By Satur C. Ocampo
At Ground Level | The Philippine Star
An altogether different way to celebrate Valentine’s Day occurred last Thursday simultaneously in over 170 countries, including the Philippines. The unique celebration was a gigantic project. It took a year to drum up the campaign to get a billion women, as well as men and children, to participate.
I refer to One Billion Rising (OBR), the global campaign that called on women and those who love them “to strike, dance, and rise” on Valentine’s Day to end violence against women. The main event here was held along Tomas Morato St. in Quezon City, with counterparts in the cities of Baguio, Cebu, Davao, and Dumaguete and in Los Banos, Laguna.
Curiously, whereas the build-up to the OBR was given publicity in the local media, when it happened neither news report nor photo coverage appeared the next day in two major newspapers.
Elsewhere, these reports courtesy of The Guardian:
• Women in countries ranging from Somalia to Australia took part in OBR. In Afghanistan women protested through the streets without being dispersed. In Egypt they danced in five events; in Ethiopia women and girls called for change; in India tens of thousands joined rallies and dance events.
• In Germany, events unfolded in 126 cities. In England, Parliament debated on sexual relationship in education and Prime Minister David Cameron twitted about OBR.
The campaign has etched a historic mark for the women’s movement. It got over 5,000 organizations to join, won backing by the United Nations Secretary-General’s Office, plus the endorsement cum support of progressive religious ministers and a wide spectrum of groups, professionals and celebrities in different countries.
OBR has scored a definitive advance — of varying degrees and extent, to be sure, from nation to nation — for the women’s movement against violence, and for justice and gender equality.
Salute the women who conceptualized and carried OBR through to its realization. No matter whether a billion people did participate or not.
Main credit goes to Eve Ensler, the playwright-activist who authored the celebrated play, The Vagina Monologue. Its staging play in many countries (including the Philippines) served to convince millions of women to sign up for OBR.
Fifteen years ago Ensler organized V-Day, the worldwide movement aimed at ending violence against women. (A website says the “V” in V-Day stands for Victory, Valentine, and Vagina).
Through the years, V-Day has acted as catalyst for conceptualizing and promoting events to foster popular awareness on women’s issues (such as rape, battering, incest, female genital mutilation in some African countries, and sex slavery). It has raised funds and helped reinvigorate anti-VAW organizations.
In 2012 alone, the movement sponsored 5,800 benefit events.
Among V-Day’s organizational accomplishments in Africa, Middle East, and Asia are the following:
1. It opened the first shelters for women in Egypt and Iraq;
2. Held annual workshops and three national congresses on VAW in Afghanistan;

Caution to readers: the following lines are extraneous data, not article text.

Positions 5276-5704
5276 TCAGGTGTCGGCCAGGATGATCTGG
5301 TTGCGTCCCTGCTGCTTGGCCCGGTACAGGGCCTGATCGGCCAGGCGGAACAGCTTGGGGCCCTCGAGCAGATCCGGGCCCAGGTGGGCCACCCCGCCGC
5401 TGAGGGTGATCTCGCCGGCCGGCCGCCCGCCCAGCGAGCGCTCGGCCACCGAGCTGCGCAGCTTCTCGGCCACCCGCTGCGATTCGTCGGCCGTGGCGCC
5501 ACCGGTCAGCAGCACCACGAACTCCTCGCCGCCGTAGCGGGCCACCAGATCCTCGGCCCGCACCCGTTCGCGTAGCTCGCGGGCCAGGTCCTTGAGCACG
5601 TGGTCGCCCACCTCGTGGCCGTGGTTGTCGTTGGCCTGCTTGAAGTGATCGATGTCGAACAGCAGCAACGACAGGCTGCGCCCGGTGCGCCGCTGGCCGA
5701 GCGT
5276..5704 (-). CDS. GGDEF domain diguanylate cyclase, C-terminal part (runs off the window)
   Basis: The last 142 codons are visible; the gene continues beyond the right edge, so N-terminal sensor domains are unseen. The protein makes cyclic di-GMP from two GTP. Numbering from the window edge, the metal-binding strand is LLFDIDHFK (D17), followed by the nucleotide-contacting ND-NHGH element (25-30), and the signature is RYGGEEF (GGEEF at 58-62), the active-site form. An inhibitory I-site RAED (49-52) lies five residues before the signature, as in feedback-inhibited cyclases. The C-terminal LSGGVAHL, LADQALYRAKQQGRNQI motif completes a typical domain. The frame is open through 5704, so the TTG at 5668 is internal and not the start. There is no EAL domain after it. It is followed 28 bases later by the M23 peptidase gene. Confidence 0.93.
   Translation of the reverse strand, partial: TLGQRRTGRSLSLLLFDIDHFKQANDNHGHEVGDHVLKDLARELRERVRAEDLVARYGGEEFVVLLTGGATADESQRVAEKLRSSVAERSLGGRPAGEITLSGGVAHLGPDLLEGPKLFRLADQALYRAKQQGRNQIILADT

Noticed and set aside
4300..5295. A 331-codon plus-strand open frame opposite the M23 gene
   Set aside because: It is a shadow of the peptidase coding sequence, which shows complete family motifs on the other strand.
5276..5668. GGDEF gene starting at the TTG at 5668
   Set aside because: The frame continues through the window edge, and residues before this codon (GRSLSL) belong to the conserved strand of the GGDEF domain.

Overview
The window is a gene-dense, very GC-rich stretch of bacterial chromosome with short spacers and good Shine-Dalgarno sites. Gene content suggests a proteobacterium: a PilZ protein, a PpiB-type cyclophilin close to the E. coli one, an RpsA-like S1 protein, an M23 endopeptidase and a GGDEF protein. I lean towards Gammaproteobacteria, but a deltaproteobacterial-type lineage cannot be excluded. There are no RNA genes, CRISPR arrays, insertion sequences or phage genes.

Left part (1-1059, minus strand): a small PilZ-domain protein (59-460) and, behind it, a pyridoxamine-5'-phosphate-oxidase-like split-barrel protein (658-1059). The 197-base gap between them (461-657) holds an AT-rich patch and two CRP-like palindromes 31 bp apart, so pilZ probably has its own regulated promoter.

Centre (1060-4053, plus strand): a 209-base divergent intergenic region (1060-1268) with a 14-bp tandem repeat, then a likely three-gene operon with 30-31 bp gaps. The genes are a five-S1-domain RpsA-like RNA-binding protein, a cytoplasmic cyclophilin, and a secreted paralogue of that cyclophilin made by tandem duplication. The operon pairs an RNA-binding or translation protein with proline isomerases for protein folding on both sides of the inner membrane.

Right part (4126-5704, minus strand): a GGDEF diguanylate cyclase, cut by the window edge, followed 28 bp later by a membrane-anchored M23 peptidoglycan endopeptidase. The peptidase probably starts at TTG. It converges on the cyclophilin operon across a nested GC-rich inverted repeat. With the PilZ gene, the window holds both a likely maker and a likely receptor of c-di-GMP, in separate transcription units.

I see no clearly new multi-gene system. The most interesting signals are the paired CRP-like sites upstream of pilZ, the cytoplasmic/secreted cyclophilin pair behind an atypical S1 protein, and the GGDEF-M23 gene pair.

3. Sponsored a conference of South Asian women leaders called “Confronting Violence”; and
4. Founded Karama, a program that brought together women’s organizations and related formations in Egypt, Sudan, Morocco, Tunisia, Algeria, Jordan, and Lebanon.
The OBR was timed to crest on, and to highlight, the 15th anniversary of V-Day.
Its agitational lines declare:
• One in three women on the planet will be raped or beaten in her lifetime.
• One billion women violated is an atrocity.
• One billion women dancing is a Revolution!
Eve Ensler gives her own assessment of V-Day’s successes and continuing challenge thus:
“We have broken taboos, spoken the word “vagina” in 50 languages in 140 countries… (Yet) we had to escalate our efforts to break through the patriarchal wall of oppression and denial, to transform the mindset that has normalized this violence, to bring women survivors into their bodies, their strength, their determination, their energy and power and to dance up the will of the world to finally make violence against women unacceptable.”
In the Philippines, the campaign to end violence against women has gone beyond the context in which V-Day has promoted it. Mainly through the initiative of the women’s coalition, Gabriela, and its partylist Gabriela Women’s Party which has authored anti-VAW legislation, the campaign has been expanded to cover broader social, economic and political-military issues.
As a Philippine STAR front-page photo last Feb. 13 shows, local OBR stalwarts stage actress Monique Wilson, QC Vice Mayor Joy Belmonte, actress Angel Aquino, GWP Rep. Luz Ilagan and several others, vowing to end violence and poverty, held posters containing the following calls, among others:
“Rise against the sellout of our national patrimony and sovereignty!”; “Scrap the Visiting Forces Agreement!”; “Rise for the victims of violence against women and human rights violations!”; “Rise for genuine agrarian reform!”; and “Rise for education for all!”
“When we rise against violence,” explains GWP Rep. Emi de Jesus, “we want to show up primarily state-instigated violence — all of the government policies that open the gate for Filipino women to experience different forms of violence.”
On the call to scrap the VFA, she asks: “Why do we allow the use of Philippine soil for (US) military exercises when we are not associated with their wars of aggression?” So aptly put.
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February 16, 2013